This incredible video has to be seen to be believed! Only people completely acclimated to overcrowded city streets, subways, parks and more would squeeze into this "human soup". The water is totally obscured by skin, swimsuits and pool toys! True, Japan suffered through a sweltering heat wave this past summer but how cool do you think the vastly overcrowded Summerland Wave Pool is, filled with hundreds of 98.6 degree people?? One positive note - swimmers at Japanese public pools are required to go through a "chemical bath" (my Japanese wife's words) before proceeding to the main pool. Thank goodness for small blessings! (overcrowded pool via Killian-Nakamura c/o Blogs On Japan)


6) Overcrowded Graveyards Provide no Final Escape

At least it's quiet...At least it's quiet...

Alas, Japan's long-suffering citizens gain no respite from overcrowded conditions, even in death. This view of a cemetery outside Japan's ancient former capitol, Kyoto, illustrates plainly that though life may end, overcrowding goes on... and on... (overcrowded cemetery via Plastic Bamboo)

These images and descriptions only begin to touch on what overcrowding in Japan is like - live with it on a daily basis and slowly, inexorably, you'll begin to become part of The Crowd. You just might find warm, secure comfort being one of many millions... embracing the primeval Herd Instinct and deriving comfort from safety in eight-digit numbers!

Steve Levenstein
Japanese Innovations Writer

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Sep 10, 2007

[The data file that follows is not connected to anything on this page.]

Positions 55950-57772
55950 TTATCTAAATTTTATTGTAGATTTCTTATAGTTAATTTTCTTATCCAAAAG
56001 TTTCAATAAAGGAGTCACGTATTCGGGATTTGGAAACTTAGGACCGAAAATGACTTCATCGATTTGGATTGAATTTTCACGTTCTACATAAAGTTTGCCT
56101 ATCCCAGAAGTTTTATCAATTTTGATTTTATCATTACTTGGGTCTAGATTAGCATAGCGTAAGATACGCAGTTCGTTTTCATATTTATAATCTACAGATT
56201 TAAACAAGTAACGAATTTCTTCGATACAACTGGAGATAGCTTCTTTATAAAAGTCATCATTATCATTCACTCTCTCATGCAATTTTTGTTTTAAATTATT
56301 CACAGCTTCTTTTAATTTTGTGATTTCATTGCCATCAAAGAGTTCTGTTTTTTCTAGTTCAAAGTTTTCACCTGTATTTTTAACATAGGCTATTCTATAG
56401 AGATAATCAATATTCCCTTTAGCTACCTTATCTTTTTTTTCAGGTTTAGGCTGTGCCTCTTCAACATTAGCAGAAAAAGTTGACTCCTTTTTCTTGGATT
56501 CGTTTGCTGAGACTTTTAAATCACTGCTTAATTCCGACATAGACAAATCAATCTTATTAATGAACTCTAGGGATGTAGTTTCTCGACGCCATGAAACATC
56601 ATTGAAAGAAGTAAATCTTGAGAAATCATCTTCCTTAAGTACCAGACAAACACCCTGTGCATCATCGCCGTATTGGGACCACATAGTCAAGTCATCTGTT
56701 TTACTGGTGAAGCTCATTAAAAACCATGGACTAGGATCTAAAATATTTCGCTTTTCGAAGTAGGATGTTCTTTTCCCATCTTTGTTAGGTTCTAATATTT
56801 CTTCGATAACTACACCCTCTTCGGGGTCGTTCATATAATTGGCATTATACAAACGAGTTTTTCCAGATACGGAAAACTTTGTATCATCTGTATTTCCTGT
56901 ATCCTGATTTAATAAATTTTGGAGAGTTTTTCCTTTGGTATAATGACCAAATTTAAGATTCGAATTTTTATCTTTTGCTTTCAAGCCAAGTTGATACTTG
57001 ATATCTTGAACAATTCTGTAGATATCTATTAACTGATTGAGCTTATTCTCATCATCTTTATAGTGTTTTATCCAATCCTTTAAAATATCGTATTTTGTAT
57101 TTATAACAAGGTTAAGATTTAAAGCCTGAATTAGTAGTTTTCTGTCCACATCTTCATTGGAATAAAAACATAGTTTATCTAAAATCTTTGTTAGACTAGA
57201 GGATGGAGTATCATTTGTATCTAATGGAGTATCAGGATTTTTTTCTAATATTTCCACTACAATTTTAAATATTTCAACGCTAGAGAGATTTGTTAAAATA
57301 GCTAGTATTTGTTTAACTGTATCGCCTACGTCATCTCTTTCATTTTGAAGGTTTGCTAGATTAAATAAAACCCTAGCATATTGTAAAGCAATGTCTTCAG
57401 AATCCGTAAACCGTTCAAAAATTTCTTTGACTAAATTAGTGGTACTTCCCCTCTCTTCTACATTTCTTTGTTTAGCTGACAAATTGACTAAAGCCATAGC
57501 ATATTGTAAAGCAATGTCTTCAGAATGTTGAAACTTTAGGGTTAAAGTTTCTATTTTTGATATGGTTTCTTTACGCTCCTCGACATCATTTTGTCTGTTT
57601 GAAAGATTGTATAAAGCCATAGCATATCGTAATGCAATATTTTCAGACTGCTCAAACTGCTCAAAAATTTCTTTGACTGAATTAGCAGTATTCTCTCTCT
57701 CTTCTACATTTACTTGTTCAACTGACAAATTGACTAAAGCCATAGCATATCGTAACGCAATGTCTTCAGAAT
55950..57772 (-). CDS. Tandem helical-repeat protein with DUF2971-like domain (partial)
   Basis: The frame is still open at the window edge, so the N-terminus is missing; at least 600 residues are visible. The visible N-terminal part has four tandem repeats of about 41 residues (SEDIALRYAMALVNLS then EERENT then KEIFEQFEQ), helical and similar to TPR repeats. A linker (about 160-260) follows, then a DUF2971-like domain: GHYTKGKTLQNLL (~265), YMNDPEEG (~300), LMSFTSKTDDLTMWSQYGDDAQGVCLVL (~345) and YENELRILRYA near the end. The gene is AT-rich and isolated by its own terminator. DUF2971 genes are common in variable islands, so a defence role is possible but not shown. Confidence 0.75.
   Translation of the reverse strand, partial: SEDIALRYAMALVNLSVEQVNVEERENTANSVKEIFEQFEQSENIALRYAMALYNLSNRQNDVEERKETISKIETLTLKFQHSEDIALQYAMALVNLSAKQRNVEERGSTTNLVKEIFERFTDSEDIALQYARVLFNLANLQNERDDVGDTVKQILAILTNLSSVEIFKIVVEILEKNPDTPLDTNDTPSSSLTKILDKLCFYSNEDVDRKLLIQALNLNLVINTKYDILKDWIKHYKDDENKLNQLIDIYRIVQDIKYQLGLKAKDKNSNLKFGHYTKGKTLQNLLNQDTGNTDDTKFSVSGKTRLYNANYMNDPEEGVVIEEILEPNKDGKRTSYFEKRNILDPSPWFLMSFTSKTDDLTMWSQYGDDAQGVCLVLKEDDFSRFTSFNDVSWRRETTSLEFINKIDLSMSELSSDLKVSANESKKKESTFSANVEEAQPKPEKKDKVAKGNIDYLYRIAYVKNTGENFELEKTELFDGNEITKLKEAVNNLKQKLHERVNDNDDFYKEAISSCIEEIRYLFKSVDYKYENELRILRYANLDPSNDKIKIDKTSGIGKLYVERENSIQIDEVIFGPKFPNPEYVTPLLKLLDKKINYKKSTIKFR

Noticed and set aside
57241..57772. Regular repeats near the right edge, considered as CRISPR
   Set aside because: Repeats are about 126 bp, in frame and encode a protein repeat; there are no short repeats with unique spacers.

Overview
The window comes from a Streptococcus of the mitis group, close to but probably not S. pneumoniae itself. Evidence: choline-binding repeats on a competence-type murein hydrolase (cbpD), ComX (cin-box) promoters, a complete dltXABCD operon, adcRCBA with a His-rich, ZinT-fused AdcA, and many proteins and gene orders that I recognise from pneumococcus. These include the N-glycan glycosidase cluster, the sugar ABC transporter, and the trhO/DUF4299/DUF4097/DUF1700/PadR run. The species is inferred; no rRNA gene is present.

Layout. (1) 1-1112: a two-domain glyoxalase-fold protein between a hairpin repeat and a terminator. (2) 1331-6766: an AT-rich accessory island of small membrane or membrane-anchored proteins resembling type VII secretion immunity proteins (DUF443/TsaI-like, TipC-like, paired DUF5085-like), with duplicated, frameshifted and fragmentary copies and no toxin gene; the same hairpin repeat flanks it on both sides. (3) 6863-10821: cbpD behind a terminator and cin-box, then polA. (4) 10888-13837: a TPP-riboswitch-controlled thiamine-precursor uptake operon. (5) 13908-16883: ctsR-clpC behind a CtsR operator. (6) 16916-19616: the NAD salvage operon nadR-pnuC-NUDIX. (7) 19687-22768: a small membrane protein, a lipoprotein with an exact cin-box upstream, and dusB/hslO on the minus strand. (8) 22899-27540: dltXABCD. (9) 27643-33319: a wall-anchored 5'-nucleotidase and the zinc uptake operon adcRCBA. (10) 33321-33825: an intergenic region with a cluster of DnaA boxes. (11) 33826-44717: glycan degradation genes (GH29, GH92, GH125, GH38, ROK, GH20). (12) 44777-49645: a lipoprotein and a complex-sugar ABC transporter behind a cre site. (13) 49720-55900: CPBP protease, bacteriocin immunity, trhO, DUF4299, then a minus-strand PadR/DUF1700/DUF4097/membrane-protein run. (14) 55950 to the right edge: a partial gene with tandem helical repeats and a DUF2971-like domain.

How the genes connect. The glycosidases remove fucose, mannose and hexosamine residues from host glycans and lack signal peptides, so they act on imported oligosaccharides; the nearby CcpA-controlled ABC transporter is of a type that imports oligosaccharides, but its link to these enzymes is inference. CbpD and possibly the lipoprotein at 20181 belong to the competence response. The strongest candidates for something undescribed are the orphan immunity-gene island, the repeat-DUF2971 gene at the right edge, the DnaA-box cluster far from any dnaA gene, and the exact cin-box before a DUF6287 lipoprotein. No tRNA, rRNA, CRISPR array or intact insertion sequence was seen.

by Lady Bee
Lady Bee's picture

Swimming Pool

Ouch! I thought it was crowded at doggy beach.

Lady Bee
Animal Blogger

Sep 10, 2007
by Road Show
Road Show's picture

Swimming Pool

Reference made to "human soup"...would that be "pee" soup??


Sep 10, 2007
by Steve Levenstein
Steve Levenstein's picture

Pee soup...

The one problem with the "chemical bath" swimmers take before they go in, is that they need to take another as soon as they get out!

Sep 13, 2007
by Anonymous (not verified)

Remind Me

NOT to plan any vacations there.

Sep 14, 2007
by Adam (not verified)

I lived in Tokyo for two

I lived in Tokyo for two years, and despite being quite crowded, it's by far one of the most amazing and energetic cities I've ever lived in. BTW, I'm originally from Connecticut. I would live in Tokyo again in an instant.

Sep 14, 2007
by Steve Levenstein
Steve Levenstein's picture

So would I...

So would I... the crowding is truly unbelievable at times but like most things, you learn to live with it. Avoid rush hour on the trains if you can, that sort of thing. 

Mainly, the people are friendly, sociable and act responsibly to make it work.

Sep 14, 2007
by Anonymous (not verified)

Crowded, yes, but crowded

Crowded, yes, but crowded with very polite people not prone to random acts of violence if their space is violated..

New York City is sparsly peopled in comparison to Tokyo. But in New York City everyone is a rude cuss with a violent streak ready to explode at any moment dare you just make eye-contact..

Where would you rather live?

Sep 15, 2007
by Claudius (not verified)

"Living in a small island